Nathalia E. Jaramillo, Purdue University

      David W. Jardine, University of Calgary

      Jennifer L. Jolly, Louisiana State University

      Terrence O'C. Jones, Chicago Public Schools

      Pamela Bolotin Joseph, University of Washington–Bothell

      Deborah Biss Keller, Indiana University-Purdue University Indianapolis

      Thomas E. Kelly, John Carroll University

      Kerry J. Kennedy, Hong Kong Institute of Education

      Kathleen R. Kesson, Long Island University

      Youngjoo Kim, Oakland University

      Joe L. Kincheloe, McGill University

      Paul R. Klohr, Ohio State University

      Craig Kridel, University of South Carolina

      Marcella L. Kysilka, University of Central Florida

      Gloria Ladson-Billings, University of Wisconsin–Madison

      Marcia L. Lamkin, University of North Florida

      Cynthia A. Lassonde, State University of New York, College at Oneonta

      Sheri Leafgren, Miami University

      John Chi Kin Lee, Chinese University of Hong, Kong

      Lesley Le Grange, Stellenbosch University

      Timothy Leonard, St. Xavier University, Chicago

      Nancy Lesko, Teachers College, Columbia, University

      Chris Liska Carger, Northern Illinois University

      Louise Lockard, Northern Arizona University

      Alice Casimiro Lopes, State University of Rio de Janeiro

      Lisa W. Loutzenheiser, University of British Columbia

      Elizabeth Macedo, State University of Rio de, Janeiro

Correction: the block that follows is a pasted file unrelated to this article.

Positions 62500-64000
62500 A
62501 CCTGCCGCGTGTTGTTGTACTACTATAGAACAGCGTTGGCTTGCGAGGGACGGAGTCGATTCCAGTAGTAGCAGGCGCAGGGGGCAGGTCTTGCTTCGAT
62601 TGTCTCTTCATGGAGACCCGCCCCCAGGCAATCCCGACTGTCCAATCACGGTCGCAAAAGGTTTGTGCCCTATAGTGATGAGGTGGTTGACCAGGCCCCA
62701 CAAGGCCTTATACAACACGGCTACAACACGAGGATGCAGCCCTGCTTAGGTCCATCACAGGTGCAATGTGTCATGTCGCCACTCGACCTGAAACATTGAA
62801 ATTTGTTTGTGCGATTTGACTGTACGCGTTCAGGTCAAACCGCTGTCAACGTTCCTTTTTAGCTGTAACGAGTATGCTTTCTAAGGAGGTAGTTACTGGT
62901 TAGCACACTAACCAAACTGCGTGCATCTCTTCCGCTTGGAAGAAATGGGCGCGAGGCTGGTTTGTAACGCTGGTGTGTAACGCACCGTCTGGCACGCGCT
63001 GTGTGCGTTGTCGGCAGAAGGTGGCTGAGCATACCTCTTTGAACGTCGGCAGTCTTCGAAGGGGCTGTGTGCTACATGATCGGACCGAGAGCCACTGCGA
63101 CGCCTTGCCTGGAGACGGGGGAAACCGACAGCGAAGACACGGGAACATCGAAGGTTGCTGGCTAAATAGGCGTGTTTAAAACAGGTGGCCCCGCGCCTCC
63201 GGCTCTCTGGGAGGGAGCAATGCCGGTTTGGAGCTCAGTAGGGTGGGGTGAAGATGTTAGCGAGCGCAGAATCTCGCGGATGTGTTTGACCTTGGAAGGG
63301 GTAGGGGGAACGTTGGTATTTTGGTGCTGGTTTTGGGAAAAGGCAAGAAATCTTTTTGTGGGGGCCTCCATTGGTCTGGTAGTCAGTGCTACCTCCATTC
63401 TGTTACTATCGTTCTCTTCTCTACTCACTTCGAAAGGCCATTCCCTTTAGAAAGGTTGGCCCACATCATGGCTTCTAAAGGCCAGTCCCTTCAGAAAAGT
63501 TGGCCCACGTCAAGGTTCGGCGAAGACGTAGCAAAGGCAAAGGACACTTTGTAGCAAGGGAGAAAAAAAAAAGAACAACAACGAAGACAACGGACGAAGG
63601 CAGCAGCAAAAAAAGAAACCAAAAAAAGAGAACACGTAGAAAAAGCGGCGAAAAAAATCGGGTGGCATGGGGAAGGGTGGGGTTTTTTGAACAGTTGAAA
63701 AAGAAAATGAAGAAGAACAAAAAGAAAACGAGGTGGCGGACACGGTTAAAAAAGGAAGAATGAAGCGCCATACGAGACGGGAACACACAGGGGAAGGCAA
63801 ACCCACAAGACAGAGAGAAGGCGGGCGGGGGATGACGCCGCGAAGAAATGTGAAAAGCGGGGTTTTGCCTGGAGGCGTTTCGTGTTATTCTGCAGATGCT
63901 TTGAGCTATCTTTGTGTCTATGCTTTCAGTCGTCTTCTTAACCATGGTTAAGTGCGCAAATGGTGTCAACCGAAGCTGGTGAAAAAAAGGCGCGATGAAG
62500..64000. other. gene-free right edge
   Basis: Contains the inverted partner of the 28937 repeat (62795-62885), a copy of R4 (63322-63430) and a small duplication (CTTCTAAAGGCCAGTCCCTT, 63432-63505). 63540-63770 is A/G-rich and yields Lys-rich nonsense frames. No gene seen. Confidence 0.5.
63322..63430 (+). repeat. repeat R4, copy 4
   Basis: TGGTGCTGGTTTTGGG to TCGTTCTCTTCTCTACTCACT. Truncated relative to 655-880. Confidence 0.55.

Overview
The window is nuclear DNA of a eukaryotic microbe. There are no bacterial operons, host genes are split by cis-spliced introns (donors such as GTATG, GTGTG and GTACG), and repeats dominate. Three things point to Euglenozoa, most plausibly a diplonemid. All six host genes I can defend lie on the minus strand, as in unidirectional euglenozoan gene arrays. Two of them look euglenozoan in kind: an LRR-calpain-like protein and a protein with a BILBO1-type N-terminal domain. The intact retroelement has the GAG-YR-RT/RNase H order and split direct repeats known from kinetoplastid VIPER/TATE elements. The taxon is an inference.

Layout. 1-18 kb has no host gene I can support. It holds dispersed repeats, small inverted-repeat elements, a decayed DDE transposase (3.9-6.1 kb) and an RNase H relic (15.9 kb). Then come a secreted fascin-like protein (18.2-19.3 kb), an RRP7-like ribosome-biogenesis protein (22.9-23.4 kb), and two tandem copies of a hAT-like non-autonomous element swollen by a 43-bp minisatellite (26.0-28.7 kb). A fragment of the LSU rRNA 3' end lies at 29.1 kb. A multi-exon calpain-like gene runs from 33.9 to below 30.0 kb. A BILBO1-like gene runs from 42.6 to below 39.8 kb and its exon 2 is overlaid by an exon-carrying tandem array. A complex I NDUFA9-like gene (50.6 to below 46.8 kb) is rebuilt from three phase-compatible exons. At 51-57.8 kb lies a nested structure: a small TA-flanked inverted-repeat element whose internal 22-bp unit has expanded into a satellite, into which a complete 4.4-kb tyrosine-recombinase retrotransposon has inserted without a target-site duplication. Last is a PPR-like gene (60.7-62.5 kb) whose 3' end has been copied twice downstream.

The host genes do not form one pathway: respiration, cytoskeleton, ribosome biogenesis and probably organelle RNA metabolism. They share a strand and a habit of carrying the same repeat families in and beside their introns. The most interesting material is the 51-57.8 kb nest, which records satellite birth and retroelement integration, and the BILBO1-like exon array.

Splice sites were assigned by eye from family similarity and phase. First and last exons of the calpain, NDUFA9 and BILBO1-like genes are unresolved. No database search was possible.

Michael Maher, North Carolina State University

      Erik Malewski, Purdue University

      J. Dan Marshall, Pennsylvania State University

      Peter L. McLaren, University of California, Los Angeles

      Carol R. Melnick, National-Louis University

      Christopher Miller, Morehead State University

      Janet L. Miller, Teachers College, Columbia, University

      Katie Monnin, University of North Florida

      Barbara Morgan-Fleming, Texas Tech University

      Christine M. Moroye, University of Iowa

      Marla Morris, Georgia Southern University

      Robert C. Morris, University of West Georgia

      Séamus Mulryan, University of Illinois at Urbana-Champaign

      Petra Munro Hendry, Louisiana State University

      M. Shaun Murphy, University of Saskatchewan

      Sonia Nieto, University of Massachusetts, Amherst

      J. Wesley Null, Baylor University

      Michael P. O'Malley, Texas State University–San Marcos

      Celia Oyler, Teachers College, Columbia, University

      Janet Penner-Williams, University of Arkansas

      Stephen Petrina, University of British Columbia

      JoAnn Phillion, Purdue University

      Nora Phillips, Wayland Baptist University

      Adrienne Pickett, University of Illinois at Urbana-Champaign

      John Pijanowski, University of Arkansas

      William F. Pinar, University of British Columbia

      Stefinee Pinnegar, Brigham Young University

      Gerald Ponder, North Carolina State University

      Thomas S. Popkewitz, University of Wisconsin–Madison

      Beth Powers-Costello, University of South Carolina

      Debbie Pushor, University of Saskatchewan

      Molly Quinn, Teachers College, Columbia, University

      Therese Quinn, School of the Art Institute of, Chicago